A road safety charity is to share the latest research and offer warnings around driving while impaired and road traffic accidents to professionals and fleet operators at a special event in September.
Brake is holding its Fit to Drive conference to tackle a range of issues that can affect people’s driving; such as tiredness, bad eyesight and drink and drug-driving, all of which can lead to road traffic accidents causing serious injuries and fatalities.
Tackling road traffic accident dangers
Good progress is being made on tackling driving while under the influence of drink or drugs, but the problems persist as more than 8% of fatal accidents on the roads in 2011 were caused by motorists over the drink-drive limit.
However, a recent Brake survey revealed that 57% and 63% of fleet operators do not test their drivers for alcohol or illegal drugs respectively.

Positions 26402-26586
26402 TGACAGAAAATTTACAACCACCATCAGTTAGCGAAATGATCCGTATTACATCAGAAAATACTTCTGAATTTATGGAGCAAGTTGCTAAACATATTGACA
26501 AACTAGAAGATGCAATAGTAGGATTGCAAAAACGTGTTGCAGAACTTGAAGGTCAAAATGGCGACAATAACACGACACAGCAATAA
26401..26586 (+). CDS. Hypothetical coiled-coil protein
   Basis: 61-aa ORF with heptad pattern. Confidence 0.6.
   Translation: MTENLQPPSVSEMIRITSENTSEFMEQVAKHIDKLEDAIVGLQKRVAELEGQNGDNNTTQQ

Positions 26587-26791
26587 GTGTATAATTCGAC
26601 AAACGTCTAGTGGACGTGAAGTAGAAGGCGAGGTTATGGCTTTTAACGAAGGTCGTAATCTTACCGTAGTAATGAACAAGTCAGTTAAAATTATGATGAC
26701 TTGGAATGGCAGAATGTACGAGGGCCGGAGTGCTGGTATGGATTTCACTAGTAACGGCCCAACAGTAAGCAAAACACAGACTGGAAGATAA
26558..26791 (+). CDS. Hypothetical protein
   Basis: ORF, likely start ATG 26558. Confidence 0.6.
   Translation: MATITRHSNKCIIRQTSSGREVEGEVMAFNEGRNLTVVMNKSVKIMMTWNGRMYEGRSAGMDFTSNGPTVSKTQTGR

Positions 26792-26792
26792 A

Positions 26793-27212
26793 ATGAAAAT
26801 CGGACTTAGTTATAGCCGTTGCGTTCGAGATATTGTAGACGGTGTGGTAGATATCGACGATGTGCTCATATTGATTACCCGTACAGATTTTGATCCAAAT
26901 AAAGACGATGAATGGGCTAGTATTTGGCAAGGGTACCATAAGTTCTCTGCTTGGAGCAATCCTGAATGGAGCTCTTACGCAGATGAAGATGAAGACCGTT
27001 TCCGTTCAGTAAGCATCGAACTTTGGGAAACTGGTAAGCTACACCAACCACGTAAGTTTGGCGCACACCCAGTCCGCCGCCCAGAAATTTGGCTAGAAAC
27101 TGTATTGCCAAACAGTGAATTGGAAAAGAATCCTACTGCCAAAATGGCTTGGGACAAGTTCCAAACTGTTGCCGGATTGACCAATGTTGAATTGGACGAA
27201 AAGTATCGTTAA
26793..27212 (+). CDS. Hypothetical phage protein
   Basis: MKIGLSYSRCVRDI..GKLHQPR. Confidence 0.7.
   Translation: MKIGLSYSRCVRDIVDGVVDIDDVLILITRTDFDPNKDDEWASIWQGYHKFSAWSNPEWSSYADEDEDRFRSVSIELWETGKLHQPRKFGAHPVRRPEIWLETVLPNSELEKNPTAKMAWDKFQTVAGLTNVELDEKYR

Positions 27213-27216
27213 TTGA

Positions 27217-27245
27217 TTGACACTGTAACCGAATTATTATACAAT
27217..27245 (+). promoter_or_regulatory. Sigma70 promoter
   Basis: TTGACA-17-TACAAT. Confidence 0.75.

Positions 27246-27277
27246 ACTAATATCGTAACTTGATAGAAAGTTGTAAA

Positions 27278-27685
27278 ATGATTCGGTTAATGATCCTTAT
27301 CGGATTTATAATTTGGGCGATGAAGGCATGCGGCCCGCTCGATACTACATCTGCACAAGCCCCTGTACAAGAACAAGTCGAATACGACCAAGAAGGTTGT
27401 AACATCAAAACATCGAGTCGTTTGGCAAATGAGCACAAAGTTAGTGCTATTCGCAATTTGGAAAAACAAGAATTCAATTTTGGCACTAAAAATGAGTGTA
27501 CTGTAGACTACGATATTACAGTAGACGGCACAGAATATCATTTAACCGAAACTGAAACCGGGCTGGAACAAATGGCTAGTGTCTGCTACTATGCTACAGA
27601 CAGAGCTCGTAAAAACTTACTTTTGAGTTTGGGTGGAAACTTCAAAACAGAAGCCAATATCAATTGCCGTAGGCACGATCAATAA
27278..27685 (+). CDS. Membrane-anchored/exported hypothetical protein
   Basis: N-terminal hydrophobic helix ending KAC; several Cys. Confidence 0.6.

The other dangers, fatigue and poor eyesight, can also cause road traffic accidents but can be tackled by changing the attitudes and behaviours of drivers. Those who are involved in collisions can contact the Accident Advice Helpline for more information on how to claim compensation.
Brake’s conference will feature a range of speakers who will give professionals the very latest information on driving impairments and issue advice on how they can make a difference. Among them will be Dr Kim Wolff and Yvonne Taylor.
Dr Wolfe is from Kings College, London and is the chair of the Department for Transport’s expert panel on drug driving. He will pass on the panel’s findings and guidelines and what they mean for road and fleet safety.
Driver tiredness and shift working
Yvonne Taylor is a roads policing officer with North Yorkshire Police. She is also a University of Leeds Institute for Transport Studies PhD student and she will discuss her work into shift working and driver fatigue.
It is important that road safety and fleet professionals understand and act on the risks associated with the different forms of driver impairment, Brake’s senior professional engagement officer Ellie Pearson said.
She said anyone who is keen on road safety and wants to make a difference to community or work motoring would learn a great deal at the event.
Source: Road Safety GB